NANTICOKE — Boy Scouts Troop 418 in Nanticoke halted all activities months ago due to the coronavirus shutdown, but with Memorial Day approaching there was one duty they could not neglect: replacing and retiring flags at veterans’ graves around the city.

Wearing masks while social distancing, the Scouts last week resumed their civic service by trekking through cemeteries to replace nearly 4,000 American flags.

“The boys are honoring our veterans — from the Spanish-American War to the Iraq war and current conflicts around the world,” said Scoutmaster Matt Matyas. “Despite the fact we have COVID to deal with, we’re trying to teach these boys that these men and women went through a lot and some paid the ultimate sacrifice for us.”

Matyas said all Scouting activity has stopped due to the coronavirus lockdown, including important Eagle Scout projects.

But replacing flags prior to Memorial Day is one of the Scouts’ mandatory projects and continued to be necessary despite the coronavirus shutdown, Matyas said.

All 21 Scouts in Troop 418 participated in last week’s flag-replacing project.

“This is the most important thing we do all year,” Matyas said.

Nationwide, the Veterans Administration this year prohibited the Boy Scouts from replacing flags at national cemeteries because of the pandemic, instead relying on VA staff to perform the task.

Matyas said the regional chapter of the Boy Scouts allowed area troops to replace flags in local cemeteries, as long as they practiced social distancing.

Usually, the Nanticoke Scouts operate in a big group to replace the flags in a series of eight cemeteries off Washington Street in the city and the Holy Trinity Cemetery in Newport Twp.

This year, they were asked to bring family members along, so most Scouts performed the task with people who they live with, Matyas said.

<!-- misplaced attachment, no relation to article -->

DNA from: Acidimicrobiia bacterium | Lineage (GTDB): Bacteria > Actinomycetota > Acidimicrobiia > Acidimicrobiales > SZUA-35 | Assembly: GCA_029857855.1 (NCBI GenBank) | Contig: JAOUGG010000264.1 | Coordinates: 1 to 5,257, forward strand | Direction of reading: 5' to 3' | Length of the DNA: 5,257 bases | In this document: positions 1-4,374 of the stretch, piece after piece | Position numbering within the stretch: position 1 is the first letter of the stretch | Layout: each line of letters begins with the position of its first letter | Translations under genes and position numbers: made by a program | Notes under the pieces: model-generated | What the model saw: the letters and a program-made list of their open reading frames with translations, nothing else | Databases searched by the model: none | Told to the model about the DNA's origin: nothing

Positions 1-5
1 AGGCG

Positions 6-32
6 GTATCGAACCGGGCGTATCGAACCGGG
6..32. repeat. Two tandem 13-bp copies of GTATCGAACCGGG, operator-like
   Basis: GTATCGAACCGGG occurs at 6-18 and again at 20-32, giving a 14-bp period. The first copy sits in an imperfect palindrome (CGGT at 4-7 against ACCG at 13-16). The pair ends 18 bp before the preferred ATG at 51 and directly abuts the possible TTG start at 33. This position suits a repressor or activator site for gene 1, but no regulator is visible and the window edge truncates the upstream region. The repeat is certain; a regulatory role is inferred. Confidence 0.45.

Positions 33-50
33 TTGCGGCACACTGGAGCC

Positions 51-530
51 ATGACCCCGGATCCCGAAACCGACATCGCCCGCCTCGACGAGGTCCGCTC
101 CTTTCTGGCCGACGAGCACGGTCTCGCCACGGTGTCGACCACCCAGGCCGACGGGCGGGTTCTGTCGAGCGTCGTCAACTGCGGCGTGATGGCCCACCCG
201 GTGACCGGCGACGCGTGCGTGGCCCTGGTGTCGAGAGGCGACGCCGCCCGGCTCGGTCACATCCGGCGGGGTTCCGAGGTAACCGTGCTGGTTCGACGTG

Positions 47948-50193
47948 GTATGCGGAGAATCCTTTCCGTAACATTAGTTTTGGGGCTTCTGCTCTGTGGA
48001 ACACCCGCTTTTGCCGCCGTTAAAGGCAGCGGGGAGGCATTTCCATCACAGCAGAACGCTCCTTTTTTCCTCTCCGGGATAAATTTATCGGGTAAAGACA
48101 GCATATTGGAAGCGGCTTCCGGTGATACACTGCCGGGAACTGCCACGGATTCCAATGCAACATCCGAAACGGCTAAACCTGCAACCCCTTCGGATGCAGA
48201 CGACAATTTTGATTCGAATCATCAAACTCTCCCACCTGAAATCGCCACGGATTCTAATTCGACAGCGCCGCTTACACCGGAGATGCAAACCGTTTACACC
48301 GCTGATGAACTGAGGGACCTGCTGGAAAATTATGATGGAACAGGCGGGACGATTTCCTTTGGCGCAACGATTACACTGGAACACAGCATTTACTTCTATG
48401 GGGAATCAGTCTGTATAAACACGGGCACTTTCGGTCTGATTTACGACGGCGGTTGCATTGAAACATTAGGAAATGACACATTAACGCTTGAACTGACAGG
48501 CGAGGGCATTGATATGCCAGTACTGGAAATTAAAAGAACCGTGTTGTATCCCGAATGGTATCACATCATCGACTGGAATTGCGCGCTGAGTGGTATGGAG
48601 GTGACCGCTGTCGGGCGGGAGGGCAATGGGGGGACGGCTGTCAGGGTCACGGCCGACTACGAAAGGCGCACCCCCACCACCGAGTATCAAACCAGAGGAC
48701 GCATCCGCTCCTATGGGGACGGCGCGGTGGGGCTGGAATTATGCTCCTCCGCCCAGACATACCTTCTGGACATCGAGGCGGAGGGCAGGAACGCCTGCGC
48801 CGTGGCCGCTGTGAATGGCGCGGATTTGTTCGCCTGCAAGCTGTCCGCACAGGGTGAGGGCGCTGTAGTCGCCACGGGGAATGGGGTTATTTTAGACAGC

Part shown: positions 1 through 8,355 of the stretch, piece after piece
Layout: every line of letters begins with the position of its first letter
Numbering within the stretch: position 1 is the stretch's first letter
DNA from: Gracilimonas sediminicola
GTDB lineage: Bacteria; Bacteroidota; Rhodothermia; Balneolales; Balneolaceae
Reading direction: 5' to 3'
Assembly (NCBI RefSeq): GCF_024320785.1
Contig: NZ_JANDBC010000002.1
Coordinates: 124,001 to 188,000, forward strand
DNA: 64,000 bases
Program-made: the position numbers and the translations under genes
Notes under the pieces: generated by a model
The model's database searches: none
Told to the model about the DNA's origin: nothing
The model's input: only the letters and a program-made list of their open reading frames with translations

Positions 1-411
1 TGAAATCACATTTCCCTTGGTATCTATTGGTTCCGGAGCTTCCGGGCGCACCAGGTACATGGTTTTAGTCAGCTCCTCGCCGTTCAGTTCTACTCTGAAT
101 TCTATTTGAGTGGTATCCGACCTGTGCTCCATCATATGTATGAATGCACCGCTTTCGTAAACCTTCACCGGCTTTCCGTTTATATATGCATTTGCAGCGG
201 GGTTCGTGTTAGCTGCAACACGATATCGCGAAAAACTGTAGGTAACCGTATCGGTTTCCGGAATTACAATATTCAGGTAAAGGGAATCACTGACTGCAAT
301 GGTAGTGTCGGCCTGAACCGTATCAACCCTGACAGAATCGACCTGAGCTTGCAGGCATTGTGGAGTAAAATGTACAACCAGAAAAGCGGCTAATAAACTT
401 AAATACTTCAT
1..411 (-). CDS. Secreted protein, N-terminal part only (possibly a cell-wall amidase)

Thomas Kane, representing the Nanticoke American Legion Post 350, which sponsors the Nanticoke Scouts, said there was some concern the Boy Scouts wouldn’t be able to replace the flags this year. But he wasn’t worried.

“We’re so glad the Boy Scouts are doing what they are doing,” Kane said. “I had people calling me, saying, ‘If the Boys Scouts can’t do it, I will.’ So they were going to get put up either way.”

One of the Scouts, Paul Cooper, 16, said he is always proud to replace the flags.

“It’s a great thing to do — get all the old flags out and put up new ones in remembrance for what they did for us and what they did for our county,” Cooper said.

Denise Williams of Wanamie accompanied her 11-year-old son, Brandon, on the mission.

“We have our masks. We are social distancing,” Williams said. “This is a good thing to do for the veterans. As you could see, the flags are in bad shape.”

After the Scouts collected all the old flags, they put them in a huge pile and performed a dignified retirement ceremony by lighting them on fire with the help of the Nanticoke Fire Department. The Scouts saluted as the pile burned.

As the pile smoldered, Matyas dismissed them and made a joke about finally seeing everyone for the first time in weeks, though everyone was wearing masks.

“It was good seeing half your faces today,” Matyas joked. “It’s been awhile.”